The best part about this job is a) discovering new and exciting things, and b) showing them off to you, our readers. So it's with that in mind, that we're excited to introduce you to a talented photographer who is just getting his start.
Paul Allison is only 15 years of age, but you wouldn't be able to tell that from his portfolio or from the wisdom he brings to the table in his answers below. This Northern Kentucky teen — beyond a love of taking photos — runs cross country and is a member of two choirs, the Cincinnati Boychoir along with his high school choir.
And without further adieu, we're gonna turn the mic over to the young photographer himself.
Cincinnati Refined: How did you get into photography?
Paul Allison: I returned from vacation two years ago with some pretty good pictures that I had taken on my iPhone, and I decided to make a photography Instagram page. And it all snowballed from there. About a year later, I started using a DSLR, rather than my phone. [It was one] that my mom had bought a couple years earlier but rarely used.
CR: What's your favorite subject to shoot?
PA: This is a really hard question to answer because I enjoy shooting so many different things! Some of the things that I most enjoy shooting are waterfalls, cityscapes, wildlife, and the sky at sunset.
CR: Coolest and/or most memorable experience when shooting
PA: This summer, I took a trip out to the Pacific Northwest with my choir and was fortunate enough to be able to bring my camera. While there, we went to Hurricane Ridge in Olympic National Park, which was my first time to any mountains besides the Smokies. I was blown away by the 360-degree view of surrounding snow-capped peaks! Some of my favorite pics that I’ve ever taken were taken there, but pictures could never capture the full beauty of it.
CR: What’s at the top of your photography bucket list?
PA: It would be awesome to take a 2-3 week road trip out West and hit some awesome spots along the way (e.g. Grand Canyon, Golden Gate Bridge, etc.) with some friends. Because of my age, this would be hard to do soon, but in a couple of years, I’ll definitely try and do this.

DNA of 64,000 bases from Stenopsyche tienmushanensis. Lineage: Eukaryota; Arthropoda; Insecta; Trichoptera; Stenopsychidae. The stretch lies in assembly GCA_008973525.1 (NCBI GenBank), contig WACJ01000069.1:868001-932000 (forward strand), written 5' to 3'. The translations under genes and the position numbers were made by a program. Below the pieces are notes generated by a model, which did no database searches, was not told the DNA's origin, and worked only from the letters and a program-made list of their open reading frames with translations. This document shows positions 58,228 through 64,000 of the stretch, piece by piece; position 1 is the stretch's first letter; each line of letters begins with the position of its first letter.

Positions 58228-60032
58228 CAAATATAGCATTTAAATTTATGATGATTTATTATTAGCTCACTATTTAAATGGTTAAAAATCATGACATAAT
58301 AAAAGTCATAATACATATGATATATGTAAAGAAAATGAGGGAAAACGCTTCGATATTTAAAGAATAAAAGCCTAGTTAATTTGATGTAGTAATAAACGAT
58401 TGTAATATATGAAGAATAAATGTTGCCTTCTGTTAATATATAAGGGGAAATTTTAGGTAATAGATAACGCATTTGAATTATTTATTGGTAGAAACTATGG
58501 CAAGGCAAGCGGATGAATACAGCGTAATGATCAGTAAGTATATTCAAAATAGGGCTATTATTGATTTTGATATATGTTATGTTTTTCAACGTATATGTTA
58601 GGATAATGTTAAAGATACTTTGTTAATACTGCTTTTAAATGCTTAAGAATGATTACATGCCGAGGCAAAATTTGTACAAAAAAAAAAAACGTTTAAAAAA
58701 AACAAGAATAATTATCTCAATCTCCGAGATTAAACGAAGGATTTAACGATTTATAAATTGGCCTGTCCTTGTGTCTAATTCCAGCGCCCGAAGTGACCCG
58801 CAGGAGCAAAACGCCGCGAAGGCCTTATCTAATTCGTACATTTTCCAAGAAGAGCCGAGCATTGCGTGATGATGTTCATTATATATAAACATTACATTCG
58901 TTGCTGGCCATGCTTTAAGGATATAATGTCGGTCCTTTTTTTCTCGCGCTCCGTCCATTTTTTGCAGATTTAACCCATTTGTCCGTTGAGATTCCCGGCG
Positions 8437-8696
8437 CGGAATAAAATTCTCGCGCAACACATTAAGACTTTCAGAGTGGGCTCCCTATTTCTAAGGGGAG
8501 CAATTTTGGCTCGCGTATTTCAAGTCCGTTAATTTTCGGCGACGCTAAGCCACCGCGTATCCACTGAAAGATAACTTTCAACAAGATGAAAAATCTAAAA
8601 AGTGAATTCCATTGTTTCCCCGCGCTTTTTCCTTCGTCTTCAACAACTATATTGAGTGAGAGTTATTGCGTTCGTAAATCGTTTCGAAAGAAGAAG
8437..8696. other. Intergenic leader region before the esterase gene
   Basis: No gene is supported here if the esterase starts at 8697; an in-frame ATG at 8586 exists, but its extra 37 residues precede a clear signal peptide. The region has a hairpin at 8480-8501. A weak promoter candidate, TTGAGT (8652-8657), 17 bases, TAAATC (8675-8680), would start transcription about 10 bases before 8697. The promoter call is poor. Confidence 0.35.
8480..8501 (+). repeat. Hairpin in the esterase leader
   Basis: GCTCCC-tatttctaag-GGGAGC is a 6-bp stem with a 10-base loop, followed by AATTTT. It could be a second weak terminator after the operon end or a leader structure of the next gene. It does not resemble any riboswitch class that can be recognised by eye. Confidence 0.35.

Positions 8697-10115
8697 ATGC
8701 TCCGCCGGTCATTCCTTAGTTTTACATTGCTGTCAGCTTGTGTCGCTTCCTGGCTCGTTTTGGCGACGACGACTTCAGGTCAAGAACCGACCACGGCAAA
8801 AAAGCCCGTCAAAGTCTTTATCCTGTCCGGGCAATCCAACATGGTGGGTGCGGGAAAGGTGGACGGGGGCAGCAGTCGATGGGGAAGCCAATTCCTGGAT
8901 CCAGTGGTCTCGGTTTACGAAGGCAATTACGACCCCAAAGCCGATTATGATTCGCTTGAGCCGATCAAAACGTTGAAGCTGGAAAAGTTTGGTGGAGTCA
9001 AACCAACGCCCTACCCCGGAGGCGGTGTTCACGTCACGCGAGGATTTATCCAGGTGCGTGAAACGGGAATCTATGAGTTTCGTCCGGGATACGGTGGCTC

CR: What's your camera of choice and the one lens you can’t live without?
PA: I use a Canon EOS 60D, which is an older Canon model, but I absolutely love it. I haven’t really tried any other cameras, but I would love to try out the Canon EOS 80D, Canon EOS-1D X Mark II, and Sony Alpha a9. As far as lenses go, I’d say that my favorite is the kit lens that came with the 60D, the Canon EFS 18-135mm. As much as I do love wide-angle and telephoto lenses, the 18-135mm is perfect for a wide variety of things like nature, urban, portraits, etc.
CR: Do you have any photographer role models? If so, who are they, and why do they inspire you?
PA: For me, being relatively early in my photography career, having role models is extremely important. Most of the photographers that I look up to are local, and I’ve had the honor to meet most of them. The main photographers are Nick Brown, Steve Zeinner, Mason Hopfensperger, Jake Blucker, Griffin Lamb, and Preston Saunders. Not only do I look up to them because of the amazing pictures they take and their skill sets, but also because they are so friendly and down-to-earth. For someone just starting, it means the world when one of them writes something nice on Instagram or is willing to answer a question I have.
CR: How would you describe your photographic style?
PA: It’s hard to describe my photographic style because it’s all over the place, to be honest. A lot of people would say this isn’t a good thing; but to me, I like exploring a lot of styles. Some of my pictures have warm vibes and are at sunset, while others are dark and moody. And I have ones everywhere in between.
CR: What’s your advice for someone who wants to get into photography?
PA: Do it! And if you like it, don’t stop! There’s no way to know if you’ll like photography if you don’t try it. And if you do like it, don’t be focused on expensive gear and software when you first begin. To be 100% honest, an iPhone camera is one of, if not, the best cameras for beginners. That’s how I started, and some of my favorite pictures that I’ve ever taken and edited were taken on my phone. If you do start using a DSLR, the best thing that you can do is read a book on how everything works because, trust me, it’s a lot to handle at first.
CR: Motto to live by?
PA: “Walk alone until good people walk with you.” I think this motto is true both in photography and everyday life. From a young, beginner’s perspective, it may not seem “cool” to do photography when you first start. And people can tell you whatever they want, but the only thing that matters is if you love doing it. [If you do], then keep at it. Eventually, after being alone for a bit, you will find people that share your perspective.
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